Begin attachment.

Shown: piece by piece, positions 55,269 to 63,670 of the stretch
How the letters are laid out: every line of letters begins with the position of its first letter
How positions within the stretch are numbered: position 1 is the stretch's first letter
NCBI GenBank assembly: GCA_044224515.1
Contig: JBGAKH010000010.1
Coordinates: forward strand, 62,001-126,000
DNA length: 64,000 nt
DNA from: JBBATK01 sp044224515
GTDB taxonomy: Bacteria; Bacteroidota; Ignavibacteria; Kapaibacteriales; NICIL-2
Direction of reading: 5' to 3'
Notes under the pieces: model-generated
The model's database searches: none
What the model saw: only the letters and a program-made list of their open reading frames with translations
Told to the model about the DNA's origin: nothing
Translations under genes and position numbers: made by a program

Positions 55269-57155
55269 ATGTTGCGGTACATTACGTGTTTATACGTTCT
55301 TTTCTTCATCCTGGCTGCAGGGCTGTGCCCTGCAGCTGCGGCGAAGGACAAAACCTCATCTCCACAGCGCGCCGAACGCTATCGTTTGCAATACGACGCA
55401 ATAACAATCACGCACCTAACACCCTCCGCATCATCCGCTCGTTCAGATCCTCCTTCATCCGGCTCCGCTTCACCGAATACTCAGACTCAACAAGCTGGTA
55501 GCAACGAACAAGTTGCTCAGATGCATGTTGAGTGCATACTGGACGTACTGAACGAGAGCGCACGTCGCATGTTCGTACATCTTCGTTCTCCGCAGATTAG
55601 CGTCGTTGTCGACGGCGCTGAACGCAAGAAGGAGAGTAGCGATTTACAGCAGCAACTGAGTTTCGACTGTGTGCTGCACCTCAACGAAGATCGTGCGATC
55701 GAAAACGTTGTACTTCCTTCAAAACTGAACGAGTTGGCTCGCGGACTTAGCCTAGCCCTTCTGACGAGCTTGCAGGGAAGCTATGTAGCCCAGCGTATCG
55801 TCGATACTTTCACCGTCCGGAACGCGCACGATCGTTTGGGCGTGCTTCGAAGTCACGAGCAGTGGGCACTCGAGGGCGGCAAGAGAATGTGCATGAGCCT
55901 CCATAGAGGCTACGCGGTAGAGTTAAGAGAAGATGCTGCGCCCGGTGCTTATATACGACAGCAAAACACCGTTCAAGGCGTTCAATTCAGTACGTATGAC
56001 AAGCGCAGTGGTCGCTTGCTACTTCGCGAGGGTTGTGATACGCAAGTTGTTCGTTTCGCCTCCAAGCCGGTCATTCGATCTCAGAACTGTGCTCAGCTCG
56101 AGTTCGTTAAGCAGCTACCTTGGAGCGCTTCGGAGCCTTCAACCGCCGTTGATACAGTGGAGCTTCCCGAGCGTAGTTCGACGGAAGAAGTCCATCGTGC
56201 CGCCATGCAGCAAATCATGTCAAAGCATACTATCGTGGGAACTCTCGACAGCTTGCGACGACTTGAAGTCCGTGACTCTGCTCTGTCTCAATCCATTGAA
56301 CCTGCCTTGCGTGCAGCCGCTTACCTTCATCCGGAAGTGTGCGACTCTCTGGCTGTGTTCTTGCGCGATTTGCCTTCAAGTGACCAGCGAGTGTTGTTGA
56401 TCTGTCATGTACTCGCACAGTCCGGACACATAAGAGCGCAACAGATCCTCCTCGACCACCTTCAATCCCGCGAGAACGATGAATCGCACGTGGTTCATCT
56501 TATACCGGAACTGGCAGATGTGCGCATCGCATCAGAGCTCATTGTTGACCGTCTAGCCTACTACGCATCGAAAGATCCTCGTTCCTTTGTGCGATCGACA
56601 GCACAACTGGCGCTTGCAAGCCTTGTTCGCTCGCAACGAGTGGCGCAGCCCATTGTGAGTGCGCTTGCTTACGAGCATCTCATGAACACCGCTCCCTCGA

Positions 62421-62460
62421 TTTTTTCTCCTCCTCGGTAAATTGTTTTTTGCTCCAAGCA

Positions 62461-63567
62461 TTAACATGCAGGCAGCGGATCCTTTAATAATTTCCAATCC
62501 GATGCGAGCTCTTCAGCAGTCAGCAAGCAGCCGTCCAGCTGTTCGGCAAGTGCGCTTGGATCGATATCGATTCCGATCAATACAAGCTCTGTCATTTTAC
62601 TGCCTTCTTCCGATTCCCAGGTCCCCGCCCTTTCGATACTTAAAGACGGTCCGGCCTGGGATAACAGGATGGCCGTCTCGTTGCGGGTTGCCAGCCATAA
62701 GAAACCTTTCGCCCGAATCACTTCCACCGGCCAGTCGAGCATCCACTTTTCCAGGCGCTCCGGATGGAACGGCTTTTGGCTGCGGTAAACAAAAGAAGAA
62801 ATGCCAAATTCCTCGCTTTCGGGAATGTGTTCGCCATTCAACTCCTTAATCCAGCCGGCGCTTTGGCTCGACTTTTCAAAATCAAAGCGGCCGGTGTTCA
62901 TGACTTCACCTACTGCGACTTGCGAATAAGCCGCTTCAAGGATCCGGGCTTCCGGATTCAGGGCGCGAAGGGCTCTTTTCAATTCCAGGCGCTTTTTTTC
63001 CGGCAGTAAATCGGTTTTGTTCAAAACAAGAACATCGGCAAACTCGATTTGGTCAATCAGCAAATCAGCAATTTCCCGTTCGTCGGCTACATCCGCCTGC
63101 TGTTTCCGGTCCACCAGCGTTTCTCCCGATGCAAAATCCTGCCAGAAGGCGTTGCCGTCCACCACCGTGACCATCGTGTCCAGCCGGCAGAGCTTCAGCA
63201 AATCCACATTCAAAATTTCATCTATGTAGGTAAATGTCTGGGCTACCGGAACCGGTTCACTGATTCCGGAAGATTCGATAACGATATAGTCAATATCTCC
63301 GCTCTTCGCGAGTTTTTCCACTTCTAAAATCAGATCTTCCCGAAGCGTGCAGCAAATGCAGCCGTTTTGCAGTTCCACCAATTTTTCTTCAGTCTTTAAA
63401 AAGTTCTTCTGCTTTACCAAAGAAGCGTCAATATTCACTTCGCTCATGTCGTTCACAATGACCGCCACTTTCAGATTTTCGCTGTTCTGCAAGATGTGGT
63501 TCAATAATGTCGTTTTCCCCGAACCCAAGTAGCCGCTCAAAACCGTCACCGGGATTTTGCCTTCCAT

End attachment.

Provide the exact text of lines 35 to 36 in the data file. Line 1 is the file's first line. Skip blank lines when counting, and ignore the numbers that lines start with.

62461 TTAACATGCAGGCAGCGGATCCTTTAATAATTTCCAATCC
62501 GATGCGAGCTCTTCAGCAGTCAGCAAGCAGCCGTCCAGCTGTTCGGCAAGTGCGCTTGGATCGATATCGATTCCGATCAATACAAGCTCTGTCATTTTAC